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Implementing Explicit Grammatical Instruction in Thailand Schools | Nature of Sentence Intonation in Kannada, Tulu and Konkani | Language and Gender - Linguistic Analysis of Intermediate English Textbooks in Pakistan | Development of Punjabi-Hindi Aligned Parallel Corpus from Web Using Machine Translation | Paralinguistic and Non-Verbal Props in Second-Language Use: A Study of Icheoku and Masquerade in Nigeria | Economic Perspectives and Life-style Characteristics of the Aged Population in Tamil Nadu, India | Redefining Secularism - An Analysis of John Updike's Terrorist and Mohsin Hamid's The Reluctant Fundamentalist as Post-9/11 Novels | Reduplication in Bengali Language | Development of Time-Compressed Speech Test for Children between 8 - 12 Years of Age in Telugu | Bridging the Gap - The Potential of Contrastive Rhetoric in Teaching L2 Writing | ELT in Yemen and India - The Need for Remedial Measures | Relationship between Multiple Intelligence Categories and Learning Styles of Students in Pakistan | Internet as an Educational Resource in Vocabulary Instruction | The Effectiveness of Technology in Teaching Study Skills | A Study of the Comparative Elements in the Poetry of Keats and Ghani Khan | Sentence Pattern Method - A New Approach for Teaching Spoken English for Tamil/Indian/EFL Learners | Enhancing Language Skills Using Learn to Speak English Software in Engineering Students of Andhra Pradesh | Problems in Teaching of English Language at the Primary Level in District Kohat, NWFP, Pakistan | An Appraisal of the Practicum - Finding the Gaps between Theory and Practice in Teacher Training Institutions in Pakistan | A Study of B.Ed. Students' Attitude Towards Using Internet in Vellore District, Tamilnadu, India, Masters Dissertation | Politics of Sambalpuri or Kosali as a Dialect of Oriya in Orissa | A Six-Step Approach to Teaching Poetry Incorporating the Four Skills | Lexis of a Suicidal | A Case Review of Tamil Diglossia | Comparison of Markedness of Lexical Semantic Abilities in Normal Children and Children with Hearing Impairment | Social Effects and Other Impediments in Teaching Literature | Aligning the Connotations of Love and Freedom in the Novels of Iris Murdoch | Spiritual Communication and Managerial Effectiveness | A PRINT VERSION OF ALL THE PAPERS OF NOVEMBER, 2010 ISSUE IN BOOK FORMAT. | HOME PAGE of November 2010 Issue | HOME PAGE | CONTACT EDITOR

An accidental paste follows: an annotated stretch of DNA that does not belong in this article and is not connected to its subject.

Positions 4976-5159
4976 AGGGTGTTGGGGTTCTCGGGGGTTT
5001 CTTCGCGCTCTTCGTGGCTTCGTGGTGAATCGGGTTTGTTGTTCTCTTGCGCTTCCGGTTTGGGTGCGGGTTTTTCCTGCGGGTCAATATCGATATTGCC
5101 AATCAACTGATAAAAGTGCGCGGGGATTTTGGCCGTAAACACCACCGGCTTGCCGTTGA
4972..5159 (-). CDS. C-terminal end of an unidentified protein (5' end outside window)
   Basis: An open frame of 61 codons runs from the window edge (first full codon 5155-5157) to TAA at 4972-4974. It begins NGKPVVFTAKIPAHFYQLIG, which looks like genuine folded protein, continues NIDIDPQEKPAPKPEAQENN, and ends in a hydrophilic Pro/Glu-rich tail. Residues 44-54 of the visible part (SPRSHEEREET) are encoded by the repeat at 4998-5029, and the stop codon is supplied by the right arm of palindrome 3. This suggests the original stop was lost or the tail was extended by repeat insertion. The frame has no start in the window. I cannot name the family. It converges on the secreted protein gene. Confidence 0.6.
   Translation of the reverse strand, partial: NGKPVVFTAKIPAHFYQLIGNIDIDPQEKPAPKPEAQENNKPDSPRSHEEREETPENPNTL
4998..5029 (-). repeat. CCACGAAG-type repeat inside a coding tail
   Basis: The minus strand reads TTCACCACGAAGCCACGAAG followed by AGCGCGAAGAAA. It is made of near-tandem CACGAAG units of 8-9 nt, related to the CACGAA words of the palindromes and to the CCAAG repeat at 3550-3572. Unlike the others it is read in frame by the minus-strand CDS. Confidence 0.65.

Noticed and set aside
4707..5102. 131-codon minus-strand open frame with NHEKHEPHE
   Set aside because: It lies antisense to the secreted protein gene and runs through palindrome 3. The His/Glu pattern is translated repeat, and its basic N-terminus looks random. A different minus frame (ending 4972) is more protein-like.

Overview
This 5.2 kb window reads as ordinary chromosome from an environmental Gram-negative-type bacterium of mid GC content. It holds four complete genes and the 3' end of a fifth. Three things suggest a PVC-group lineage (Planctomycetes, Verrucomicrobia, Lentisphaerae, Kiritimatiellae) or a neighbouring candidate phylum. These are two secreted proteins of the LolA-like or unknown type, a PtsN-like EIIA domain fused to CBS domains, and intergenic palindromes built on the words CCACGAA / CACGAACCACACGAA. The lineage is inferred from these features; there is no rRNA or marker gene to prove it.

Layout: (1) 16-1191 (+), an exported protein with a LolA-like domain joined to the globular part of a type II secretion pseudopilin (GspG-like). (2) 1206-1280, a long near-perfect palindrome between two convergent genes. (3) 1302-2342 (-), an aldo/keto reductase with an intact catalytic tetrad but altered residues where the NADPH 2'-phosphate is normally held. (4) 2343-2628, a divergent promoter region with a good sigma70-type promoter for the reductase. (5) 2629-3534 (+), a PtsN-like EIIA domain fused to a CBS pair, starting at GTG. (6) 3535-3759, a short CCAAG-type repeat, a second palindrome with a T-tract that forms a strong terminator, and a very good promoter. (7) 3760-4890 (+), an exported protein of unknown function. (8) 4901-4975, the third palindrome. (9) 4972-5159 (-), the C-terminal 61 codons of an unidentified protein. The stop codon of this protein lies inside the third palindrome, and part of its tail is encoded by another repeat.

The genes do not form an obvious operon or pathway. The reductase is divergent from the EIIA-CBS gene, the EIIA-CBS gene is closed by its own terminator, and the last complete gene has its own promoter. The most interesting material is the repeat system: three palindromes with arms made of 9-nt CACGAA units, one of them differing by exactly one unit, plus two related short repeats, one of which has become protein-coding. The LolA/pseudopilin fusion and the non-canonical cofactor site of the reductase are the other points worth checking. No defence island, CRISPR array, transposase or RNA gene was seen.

Mili Mary Mathew, M.Sc. Speech-Language Pathology (Corresponding Author)
Department of Audiology & Speech-Language Pathology
Kasturba Medical College
Manipal University
Karnataka, India

Jayashree S. Bhat, Ph.D. Speech & Hearing
Department of Audiology & Speech-Language Pathology
Kasturba Medical College
Manipal University
Karnataka, India